Friday, March 02, 2007

Bush Choice For CPSC Head Criticized

President Bush said Thursday that he would nominate a senior executive of the largest organization representing the nation's manufacturers to head the government agency assigned to protect consumers from dangerous products.

Bush's choice of Michael E. Baroody, executive vice president of the National Assn. of Manufacturers, to be chairman of the Consumer Product Safety Commission drew an angry response from consumer advocates and predictions of a tough battle for Senate confirmation from the Democratic majority.

Critics, noting Baroody's work for an organization that aims to ease restrictions on a long list of companies making consumer goods, said the nomination would reflect an administration effort to restrict government regulations by executive order and action, rather than by congressional approval.

"I think it's shocking," said Joan Claybrook, president of Public Citizen, a watchdog group founded by Ralph Nader. "It's the fox in the chicken coop."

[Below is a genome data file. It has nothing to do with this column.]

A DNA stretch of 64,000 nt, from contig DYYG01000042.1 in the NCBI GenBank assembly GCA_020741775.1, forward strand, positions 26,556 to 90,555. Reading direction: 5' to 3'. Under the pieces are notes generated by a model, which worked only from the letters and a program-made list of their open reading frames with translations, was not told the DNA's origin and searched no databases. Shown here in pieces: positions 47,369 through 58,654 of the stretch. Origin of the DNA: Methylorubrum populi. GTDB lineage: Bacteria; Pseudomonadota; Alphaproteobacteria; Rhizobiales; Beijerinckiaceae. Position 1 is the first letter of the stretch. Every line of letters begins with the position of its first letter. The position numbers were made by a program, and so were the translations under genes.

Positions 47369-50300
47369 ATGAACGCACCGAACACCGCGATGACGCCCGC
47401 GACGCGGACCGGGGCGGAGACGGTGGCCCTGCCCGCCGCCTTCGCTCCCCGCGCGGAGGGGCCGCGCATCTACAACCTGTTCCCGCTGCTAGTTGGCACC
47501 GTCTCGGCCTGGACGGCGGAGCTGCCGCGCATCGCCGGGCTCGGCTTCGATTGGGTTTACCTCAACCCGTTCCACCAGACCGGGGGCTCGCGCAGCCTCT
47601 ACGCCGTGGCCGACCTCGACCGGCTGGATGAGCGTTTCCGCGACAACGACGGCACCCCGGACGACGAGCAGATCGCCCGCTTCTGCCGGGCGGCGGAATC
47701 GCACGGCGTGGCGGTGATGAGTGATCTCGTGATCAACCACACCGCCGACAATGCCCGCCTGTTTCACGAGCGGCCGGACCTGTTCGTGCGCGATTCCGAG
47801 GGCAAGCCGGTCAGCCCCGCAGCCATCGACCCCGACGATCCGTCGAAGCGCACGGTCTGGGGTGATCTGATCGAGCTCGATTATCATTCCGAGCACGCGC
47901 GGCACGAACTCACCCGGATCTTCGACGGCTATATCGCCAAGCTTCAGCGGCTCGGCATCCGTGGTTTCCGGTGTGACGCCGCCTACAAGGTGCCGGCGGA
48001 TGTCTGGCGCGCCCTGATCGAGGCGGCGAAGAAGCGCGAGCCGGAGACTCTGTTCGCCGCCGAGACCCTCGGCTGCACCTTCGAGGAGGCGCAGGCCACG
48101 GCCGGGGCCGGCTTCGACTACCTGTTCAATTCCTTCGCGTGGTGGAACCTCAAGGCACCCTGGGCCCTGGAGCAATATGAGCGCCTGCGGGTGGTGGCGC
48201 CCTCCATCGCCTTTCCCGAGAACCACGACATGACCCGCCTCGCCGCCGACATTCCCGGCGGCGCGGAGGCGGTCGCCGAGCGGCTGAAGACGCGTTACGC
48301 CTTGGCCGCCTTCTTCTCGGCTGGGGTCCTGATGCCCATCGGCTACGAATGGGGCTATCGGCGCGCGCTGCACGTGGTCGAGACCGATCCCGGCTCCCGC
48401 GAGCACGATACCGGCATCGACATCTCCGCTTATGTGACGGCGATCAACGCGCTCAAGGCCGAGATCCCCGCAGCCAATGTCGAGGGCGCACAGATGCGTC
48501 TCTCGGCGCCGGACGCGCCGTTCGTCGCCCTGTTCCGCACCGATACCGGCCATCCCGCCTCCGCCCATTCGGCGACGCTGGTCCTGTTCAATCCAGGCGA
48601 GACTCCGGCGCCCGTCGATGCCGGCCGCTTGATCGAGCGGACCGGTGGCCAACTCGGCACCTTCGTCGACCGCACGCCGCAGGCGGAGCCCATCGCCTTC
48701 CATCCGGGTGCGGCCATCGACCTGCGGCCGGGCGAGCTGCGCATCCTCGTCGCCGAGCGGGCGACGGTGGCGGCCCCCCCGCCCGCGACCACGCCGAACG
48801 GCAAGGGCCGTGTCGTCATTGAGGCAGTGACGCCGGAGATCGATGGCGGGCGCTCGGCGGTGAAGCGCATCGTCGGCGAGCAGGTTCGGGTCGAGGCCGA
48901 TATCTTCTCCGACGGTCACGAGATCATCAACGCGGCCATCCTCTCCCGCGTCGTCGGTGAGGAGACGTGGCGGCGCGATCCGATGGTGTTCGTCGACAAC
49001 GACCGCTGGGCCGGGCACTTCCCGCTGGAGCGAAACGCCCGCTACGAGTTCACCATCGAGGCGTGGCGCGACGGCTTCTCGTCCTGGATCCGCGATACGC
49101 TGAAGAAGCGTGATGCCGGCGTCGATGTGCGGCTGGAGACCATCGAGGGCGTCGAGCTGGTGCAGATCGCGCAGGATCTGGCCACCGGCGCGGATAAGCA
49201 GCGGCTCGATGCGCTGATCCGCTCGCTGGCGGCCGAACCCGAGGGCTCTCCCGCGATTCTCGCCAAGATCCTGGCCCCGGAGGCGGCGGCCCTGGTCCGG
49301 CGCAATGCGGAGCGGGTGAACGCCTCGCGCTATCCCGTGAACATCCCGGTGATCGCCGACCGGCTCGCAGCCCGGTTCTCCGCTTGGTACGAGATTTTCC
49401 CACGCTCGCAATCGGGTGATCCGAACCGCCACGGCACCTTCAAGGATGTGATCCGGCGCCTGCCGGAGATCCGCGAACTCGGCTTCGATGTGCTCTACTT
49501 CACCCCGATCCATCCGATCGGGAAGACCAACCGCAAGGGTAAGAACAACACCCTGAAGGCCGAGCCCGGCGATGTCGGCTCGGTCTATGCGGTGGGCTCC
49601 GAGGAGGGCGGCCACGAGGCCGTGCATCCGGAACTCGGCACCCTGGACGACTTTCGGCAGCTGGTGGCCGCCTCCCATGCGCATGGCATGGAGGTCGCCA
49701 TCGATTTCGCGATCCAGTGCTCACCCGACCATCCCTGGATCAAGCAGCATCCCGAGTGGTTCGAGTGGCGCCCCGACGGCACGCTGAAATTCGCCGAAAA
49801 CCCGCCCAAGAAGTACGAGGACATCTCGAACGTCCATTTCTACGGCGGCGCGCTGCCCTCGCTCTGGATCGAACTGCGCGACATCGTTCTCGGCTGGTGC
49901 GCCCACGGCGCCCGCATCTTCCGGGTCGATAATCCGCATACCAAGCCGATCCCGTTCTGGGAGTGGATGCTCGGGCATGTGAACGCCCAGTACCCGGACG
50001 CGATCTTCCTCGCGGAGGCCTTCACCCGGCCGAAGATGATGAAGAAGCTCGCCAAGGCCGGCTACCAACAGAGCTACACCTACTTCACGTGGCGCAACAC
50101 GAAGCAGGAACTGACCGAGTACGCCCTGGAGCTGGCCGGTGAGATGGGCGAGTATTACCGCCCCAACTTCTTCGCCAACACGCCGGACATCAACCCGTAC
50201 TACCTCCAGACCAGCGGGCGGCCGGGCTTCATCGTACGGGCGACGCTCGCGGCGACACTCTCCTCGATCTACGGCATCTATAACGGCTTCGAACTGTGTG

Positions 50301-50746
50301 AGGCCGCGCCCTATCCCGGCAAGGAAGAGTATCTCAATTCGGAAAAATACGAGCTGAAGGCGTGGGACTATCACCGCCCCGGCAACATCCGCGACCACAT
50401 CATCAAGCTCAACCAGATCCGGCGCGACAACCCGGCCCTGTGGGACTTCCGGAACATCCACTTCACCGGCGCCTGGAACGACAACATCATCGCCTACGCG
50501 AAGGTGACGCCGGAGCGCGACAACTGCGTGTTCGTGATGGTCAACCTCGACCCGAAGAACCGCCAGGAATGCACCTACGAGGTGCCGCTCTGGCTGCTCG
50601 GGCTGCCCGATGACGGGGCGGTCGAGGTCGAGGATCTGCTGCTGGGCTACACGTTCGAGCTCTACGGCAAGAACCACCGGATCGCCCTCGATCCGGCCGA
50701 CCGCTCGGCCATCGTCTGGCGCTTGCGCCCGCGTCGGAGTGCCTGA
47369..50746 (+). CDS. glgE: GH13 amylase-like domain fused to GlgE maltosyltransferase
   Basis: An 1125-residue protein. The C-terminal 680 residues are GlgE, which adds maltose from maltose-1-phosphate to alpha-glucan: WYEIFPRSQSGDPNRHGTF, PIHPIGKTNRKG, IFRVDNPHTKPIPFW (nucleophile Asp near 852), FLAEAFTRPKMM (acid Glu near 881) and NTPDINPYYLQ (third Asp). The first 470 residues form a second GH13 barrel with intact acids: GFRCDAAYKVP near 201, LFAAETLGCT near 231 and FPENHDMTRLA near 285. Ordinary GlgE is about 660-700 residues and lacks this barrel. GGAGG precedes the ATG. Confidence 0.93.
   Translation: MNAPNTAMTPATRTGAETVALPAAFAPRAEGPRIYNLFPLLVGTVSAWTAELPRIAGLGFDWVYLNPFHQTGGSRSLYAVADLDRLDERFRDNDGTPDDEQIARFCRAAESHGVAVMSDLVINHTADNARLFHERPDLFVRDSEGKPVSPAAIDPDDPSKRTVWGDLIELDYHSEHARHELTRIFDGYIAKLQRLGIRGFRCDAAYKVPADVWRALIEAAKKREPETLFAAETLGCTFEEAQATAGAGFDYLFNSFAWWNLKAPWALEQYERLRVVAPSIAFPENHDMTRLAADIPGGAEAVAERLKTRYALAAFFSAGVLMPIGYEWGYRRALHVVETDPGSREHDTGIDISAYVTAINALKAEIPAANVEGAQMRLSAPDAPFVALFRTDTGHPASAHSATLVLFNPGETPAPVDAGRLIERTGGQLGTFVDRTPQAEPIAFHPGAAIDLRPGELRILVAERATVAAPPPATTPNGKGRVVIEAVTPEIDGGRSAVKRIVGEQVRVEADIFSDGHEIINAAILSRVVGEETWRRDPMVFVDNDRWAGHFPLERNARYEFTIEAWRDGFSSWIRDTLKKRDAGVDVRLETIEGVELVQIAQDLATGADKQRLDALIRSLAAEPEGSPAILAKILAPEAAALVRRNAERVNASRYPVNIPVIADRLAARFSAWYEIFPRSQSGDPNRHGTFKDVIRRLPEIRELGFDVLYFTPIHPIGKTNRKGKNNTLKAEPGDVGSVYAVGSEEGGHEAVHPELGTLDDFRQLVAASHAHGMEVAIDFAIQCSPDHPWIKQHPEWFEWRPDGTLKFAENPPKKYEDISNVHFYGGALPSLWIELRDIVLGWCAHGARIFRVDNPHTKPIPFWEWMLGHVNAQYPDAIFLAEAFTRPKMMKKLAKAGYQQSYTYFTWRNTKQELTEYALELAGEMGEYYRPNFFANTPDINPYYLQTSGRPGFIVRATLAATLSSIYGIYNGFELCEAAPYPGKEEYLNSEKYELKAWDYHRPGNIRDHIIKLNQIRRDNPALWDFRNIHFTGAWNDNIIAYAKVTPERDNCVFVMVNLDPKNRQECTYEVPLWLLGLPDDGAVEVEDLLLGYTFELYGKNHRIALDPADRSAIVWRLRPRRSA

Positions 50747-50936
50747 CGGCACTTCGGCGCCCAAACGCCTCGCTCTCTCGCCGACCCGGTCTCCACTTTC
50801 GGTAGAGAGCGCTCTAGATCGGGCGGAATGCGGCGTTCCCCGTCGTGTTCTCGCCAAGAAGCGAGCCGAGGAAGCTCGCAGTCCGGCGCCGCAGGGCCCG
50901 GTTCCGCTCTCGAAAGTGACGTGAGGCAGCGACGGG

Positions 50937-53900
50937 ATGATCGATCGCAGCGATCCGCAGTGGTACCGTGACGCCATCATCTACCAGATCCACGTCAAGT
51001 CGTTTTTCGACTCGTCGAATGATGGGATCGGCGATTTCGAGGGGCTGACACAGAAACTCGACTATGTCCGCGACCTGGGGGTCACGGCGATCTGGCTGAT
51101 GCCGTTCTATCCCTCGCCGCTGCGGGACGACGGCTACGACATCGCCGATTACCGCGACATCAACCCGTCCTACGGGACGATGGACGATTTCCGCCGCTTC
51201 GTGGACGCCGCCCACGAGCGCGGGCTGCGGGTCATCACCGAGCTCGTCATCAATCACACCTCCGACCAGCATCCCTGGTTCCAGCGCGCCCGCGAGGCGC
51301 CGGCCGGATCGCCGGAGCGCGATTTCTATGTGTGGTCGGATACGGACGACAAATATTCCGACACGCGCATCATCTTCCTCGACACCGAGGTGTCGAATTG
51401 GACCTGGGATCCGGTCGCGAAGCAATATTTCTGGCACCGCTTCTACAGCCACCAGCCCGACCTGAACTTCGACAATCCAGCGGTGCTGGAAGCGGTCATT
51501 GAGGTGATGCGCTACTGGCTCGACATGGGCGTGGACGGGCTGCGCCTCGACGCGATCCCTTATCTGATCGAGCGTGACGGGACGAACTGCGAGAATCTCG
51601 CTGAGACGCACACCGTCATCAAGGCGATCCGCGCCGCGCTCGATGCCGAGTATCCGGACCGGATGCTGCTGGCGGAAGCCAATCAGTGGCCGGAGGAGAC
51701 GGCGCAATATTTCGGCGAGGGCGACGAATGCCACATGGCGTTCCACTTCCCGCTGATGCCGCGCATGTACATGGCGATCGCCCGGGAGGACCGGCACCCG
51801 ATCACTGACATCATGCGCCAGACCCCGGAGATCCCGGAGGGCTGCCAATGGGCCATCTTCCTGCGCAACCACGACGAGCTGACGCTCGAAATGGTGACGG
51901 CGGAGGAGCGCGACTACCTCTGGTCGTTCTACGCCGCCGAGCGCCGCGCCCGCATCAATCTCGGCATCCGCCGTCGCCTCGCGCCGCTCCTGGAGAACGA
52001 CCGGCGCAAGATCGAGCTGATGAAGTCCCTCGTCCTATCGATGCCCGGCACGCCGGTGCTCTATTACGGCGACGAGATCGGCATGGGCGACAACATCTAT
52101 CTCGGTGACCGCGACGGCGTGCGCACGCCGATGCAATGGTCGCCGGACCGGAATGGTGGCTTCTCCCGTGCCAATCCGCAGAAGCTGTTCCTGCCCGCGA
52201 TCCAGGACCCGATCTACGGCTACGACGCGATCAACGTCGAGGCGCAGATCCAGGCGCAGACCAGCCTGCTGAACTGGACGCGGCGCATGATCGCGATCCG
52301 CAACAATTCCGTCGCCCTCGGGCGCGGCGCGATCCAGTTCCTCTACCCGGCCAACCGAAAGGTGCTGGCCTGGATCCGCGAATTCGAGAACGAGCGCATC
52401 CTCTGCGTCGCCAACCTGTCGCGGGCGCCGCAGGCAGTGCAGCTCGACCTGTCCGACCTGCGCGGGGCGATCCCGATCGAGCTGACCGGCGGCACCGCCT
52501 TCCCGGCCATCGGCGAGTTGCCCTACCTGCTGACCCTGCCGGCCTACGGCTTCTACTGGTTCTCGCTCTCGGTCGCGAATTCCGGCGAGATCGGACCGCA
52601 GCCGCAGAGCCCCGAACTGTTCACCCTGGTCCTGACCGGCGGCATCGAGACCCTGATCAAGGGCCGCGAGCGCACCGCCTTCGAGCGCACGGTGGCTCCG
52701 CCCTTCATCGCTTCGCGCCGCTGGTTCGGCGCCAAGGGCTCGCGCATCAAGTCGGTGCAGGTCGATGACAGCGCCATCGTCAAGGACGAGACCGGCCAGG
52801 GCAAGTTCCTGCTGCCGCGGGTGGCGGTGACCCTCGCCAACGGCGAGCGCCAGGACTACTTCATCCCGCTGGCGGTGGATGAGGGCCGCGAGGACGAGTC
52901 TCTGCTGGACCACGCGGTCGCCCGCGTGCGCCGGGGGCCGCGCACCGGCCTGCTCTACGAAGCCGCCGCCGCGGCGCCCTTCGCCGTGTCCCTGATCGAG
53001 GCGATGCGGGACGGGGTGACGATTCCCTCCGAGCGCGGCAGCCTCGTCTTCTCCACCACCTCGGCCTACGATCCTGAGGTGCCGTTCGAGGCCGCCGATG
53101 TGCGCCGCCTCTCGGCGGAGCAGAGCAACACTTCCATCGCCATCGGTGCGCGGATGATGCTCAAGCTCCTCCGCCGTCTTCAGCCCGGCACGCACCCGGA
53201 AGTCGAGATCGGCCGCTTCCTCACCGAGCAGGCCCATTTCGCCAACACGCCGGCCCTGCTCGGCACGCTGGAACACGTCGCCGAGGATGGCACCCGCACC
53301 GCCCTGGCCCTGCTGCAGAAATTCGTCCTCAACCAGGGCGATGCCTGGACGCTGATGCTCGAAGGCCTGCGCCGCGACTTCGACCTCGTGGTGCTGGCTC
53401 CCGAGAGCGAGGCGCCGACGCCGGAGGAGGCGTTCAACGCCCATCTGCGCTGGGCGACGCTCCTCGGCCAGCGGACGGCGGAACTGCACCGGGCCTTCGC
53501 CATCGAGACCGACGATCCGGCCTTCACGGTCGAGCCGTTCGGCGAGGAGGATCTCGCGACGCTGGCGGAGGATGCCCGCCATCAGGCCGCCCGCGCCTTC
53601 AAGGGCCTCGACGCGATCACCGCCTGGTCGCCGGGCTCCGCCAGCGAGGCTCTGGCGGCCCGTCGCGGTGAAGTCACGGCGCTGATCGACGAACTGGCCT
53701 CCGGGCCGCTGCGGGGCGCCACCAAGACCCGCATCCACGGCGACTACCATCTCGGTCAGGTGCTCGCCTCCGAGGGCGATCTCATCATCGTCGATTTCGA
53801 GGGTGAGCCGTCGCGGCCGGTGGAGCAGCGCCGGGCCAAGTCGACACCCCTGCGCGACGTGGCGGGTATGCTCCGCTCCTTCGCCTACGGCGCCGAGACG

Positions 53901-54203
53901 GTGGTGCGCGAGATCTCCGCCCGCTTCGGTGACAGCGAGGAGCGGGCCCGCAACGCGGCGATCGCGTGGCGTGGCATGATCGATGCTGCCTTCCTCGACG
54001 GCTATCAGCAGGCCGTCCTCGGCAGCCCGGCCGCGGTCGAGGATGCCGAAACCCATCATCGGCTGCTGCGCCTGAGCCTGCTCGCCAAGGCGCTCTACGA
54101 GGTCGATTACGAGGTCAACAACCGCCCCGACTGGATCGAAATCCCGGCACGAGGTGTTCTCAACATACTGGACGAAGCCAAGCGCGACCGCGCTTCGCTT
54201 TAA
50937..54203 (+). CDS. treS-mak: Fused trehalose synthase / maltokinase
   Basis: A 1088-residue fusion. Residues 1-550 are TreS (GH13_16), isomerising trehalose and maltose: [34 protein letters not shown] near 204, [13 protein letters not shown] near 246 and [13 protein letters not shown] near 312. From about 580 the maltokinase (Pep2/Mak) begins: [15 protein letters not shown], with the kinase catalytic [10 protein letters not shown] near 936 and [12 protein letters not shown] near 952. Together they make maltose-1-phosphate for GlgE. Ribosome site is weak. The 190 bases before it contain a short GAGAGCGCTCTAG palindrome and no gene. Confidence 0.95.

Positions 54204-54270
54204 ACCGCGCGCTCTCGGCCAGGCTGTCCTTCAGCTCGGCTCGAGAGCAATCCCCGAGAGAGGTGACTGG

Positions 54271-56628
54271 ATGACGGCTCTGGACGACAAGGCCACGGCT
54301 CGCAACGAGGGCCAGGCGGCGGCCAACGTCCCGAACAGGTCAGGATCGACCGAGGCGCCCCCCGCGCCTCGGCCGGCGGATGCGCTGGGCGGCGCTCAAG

Claybrook, who led the National Highway Traffic Safety Administration under President Carter, said, "They wanted a hard-liner in the agency to push it into the deregulation mode."

The Consumer Product Safety Commission, established in 1974, issues safety standards for a wide range of products, including lawn mowers, toasters, toys, clothing and furniture — nearly all consumer products except motor vehicles and guns.

It investigates reports of dangerous products, issues recalls and shapes regulations. It also has the option of taking no action on complaints or investigations.

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